She now lives in a small town in Ontario with her paternal grandmother, Carol and Carol’s husband, Larry Forbes. [Sorry, won’t disclose the location.]

The pretty teen is currently enrolled at a college where she’s taking a medical course that’ll help prepare her for nurses’ training.

Ashley’s goal is to become a registered nurse.

Screen Shot 2019-12-01 at 11.49.57 AM.png

Ashley’s high school graduation photo [2018]

Ashley also ‘connected’ with her maternal grandfather, Mario Roseto [Maureen Kelly’s ex] who has been living in Arizona for a number of years.

He has twice flown to Ontario to spend time with his granddaughter.

Mario reveals that he divorced Maureen Kelly after she attacked him with a kitchen knife at their Edmonton apartment, slicing his hand open. The incident — unprovoked, he says — was never reported to police.

The life-threatening attack nose-dived that relationship. Does it every time.

After that, Mario slept in a separate bedroom with a chair pushed up under the door knob. What followed was the installation of a lock on the door … then divorce papers.

And then came Mario’s lucky day. He may not have picked the right woman but he sure picked the right lottery numbers … and won a million bucks. Arrivederci Edmonton.


Ashley has broken her long silence on her father’s murder rap. I spoke with her by phone on Sunday morning, December 1st, 2019. I was in Alberta, she was in Ontario.

Ashley describes her dad as “very affectionate” … and she agrees 100 percent with investigator Bruce Dunne that he didn’t do it.

Transcript [edited for clarity]

Ashley:  “I don’t think he did it either. ”

Author:  “What makes you say that, Ashley?”

Ashley:  “When you know dad, he’s not the aggressive-type … he’s like a Teddy Bear … [that describes] him, really.

“From the sounds of it, he really loved my Mom.”

Author:  “He has a hearing coming up early in the New Year for unescorted passes, a mild form of parole. Do you plan to talk to the Parole Board?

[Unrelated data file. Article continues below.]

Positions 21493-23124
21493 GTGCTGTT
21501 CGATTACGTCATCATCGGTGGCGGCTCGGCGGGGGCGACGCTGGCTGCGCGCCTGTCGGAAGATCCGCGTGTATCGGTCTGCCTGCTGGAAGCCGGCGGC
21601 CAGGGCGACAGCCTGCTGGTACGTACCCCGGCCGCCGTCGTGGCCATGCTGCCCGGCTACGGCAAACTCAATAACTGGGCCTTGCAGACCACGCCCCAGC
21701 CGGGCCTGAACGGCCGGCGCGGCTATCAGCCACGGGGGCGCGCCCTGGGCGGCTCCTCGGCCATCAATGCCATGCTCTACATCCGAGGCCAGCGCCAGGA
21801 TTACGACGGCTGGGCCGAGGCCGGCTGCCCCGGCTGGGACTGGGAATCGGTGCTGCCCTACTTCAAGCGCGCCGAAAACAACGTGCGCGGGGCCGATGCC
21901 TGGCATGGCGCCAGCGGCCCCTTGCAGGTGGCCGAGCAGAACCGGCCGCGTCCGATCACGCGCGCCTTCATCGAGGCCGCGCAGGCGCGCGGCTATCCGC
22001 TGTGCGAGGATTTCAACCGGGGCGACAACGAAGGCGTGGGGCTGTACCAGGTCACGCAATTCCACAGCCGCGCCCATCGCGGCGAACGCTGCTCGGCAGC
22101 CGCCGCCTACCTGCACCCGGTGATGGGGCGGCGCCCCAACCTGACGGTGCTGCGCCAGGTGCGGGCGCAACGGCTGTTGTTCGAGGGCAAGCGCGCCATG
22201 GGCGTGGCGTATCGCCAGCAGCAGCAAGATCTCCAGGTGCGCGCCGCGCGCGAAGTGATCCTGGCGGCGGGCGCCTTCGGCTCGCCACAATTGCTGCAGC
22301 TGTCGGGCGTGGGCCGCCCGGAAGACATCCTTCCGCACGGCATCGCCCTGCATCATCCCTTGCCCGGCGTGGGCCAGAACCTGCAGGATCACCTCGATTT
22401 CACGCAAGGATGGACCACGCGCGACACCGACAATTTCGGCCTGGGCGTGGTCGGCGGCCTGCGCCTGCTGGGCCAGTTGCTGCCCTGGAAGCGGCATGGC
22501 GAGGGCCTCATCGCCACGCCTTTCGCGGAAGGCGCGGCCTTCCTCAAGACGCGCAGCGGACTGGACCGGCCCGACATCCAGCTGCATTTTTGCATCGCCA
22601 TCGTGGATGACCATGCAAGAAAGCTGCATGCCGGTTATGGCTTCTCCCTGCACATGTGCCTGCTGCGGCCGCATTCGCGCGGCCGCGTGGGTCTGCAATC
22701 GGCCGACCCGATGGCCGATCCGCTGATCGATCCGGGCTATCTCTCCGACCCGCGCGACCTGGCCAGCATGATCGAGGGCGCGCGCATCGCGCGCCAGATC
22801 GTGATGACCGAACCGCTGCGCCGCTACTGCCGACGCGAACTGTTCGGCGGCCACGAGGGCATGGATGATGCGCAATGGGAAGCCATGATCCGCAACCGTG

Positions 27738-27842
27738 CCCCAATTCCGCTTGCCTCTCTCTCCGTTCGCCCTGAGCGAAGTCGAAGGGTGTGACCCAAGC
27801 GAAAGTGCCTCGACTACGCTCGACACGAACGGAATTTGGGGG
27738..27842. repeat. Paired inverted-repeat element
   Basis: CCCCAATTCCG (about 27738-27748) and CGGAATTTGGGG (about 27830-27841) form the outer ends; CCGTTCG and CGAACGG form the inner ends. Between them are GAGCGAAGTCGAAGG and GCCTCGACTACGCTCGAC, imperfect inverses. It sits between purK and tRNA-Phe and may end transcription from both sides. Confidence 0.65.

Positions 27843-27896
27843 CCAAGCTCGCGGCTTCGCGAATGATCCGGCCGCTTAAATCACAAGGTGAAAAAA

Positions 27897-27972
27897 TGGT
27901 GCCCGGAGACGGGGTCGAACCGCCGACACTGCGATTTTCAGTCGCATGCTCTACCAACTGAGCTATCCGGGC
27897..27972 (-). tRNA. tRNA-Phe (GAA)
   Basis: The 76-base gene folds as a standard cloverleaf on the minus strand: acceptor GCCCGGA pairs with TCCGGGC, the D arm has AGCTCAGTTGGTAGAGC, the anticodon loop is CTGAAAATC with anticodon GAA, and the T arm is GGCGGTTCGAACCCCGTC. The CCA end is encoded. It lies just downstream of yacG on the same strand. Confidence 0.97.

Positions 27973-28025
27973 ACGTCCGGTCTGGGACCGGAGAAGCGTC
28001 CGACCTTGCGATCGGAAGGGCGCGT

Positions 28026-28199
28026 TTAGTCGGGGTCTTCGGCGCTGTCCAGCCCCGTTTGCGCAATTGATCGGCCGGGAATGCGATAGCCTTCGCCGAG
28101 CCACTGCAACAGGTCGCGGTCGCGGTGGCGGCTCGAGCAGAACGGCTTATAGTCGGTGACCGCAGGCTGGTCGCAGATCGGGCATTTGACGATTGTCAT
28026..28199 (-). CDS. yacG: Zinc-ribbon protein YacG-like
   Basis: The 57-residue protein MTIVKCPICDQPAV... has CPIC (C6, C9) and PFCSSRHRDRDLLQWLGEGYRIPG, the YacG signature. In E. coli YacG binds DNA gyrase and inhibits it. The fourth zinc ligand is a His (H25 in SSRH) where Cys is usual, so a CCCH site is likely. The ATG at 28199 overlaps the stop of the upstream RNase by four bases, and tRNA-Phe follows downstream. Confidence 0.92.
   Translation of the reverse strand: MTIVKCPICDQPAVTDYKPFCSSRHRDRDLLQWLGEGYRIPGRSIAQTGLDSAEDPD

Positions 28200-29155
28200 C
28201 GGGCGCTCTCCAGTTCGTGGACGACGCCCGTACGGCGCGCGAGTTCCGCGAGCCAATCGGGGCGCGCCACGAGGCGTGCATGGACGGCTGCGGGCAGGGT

Ashley:  “Yeah, I wrote a letter, and I’m going to be attending …”

Author:  “What did you say in that letter … if you could condense it …”

Ashley:  “I would talk about how I’d love to have my dad with me because I don’t have my mom … and I’d like to have my Dad in my life.

“I’m really close with him and supportive of him.”

Ashley also disputes public statements made in 2005 by Maureen Kelly [her maternal grandmother] that Ashley heard and saw everything [the murder]. “That’s not true,” the teenager counters, adding she never heard a thing.

Keep in mind that Ashley was just across the hall when all hell supposedly broke loose: her mother screaming for her life, the attacker yelling, the skittish family dog barking and going nuts …

How does one sleep through something as crazy as that? Could it be that the attack didn’t happened in the house, like police claim it did?

The Michael White Family936.jpg

A long list of inconsistencies in the Michael White murder case are included in a previous blog story, Whitewashed?? Click here to view that piece [warning: not a quick read]



Liana White had been a unit clerk at the Royal Alexandria Hospital — and now her only child dreams of working in the medical field as well — as a trauma nurse.

Ashley explains why she wants to become an RN …

[Clip runs :40]

Transcript [edited for clarity]

Ashley: “I like helping people and I’m interested in the human anatomy.

“[I worked] as a ‘co-op’ student at the hospital, and I really enjoyed it. And so I decided this is what I want to do …

“I was in day surgery, and that’s like right after [pause].

“I help prep people for surgery, follow the nurses, wake up patients — but I don’t give out medications or do charting.”


Ashley White is living the life of your average teenager.

She earns money by working part-time at a grocery store, has loving parents, a boyfriend she’s known for several years, the latest smartphone — and she’s gung-ho about basketball and English-style horseback riding.

More good news … she has no time for video games.

And this fall, Ashley got what every teen dreams about — a driving licence.


Ashley had an early childhood that, for a year or so after her mother’s death, can be best described as a nightmare.

After her mother was murdered, she stayed briefly with her maternal grandmother, Maureen Kelly.

But Ashley was soon removed from Maureen’s care.

The child then went to another home in the Edmonton area before Alberta Social Services got involved and placed her in foster care.

To this day, Ashley says she still fears ‘grandma Maureen’. She claims the woman recently threatened her. [more on that coming up]

Screen Shot 2019-12-06 at 10.50.38 AM.jpg

Maureen Kelly, Liana [Kelly] White and newborn Ashley [2001]

Ashley lived with two sets of foster parents in South Edmonton. Both had a rough go of it because they had to deal with complaints of sexual misbehaviour — completely false and malicious, they countered.

Who filed the complaints? Maureen Kelly.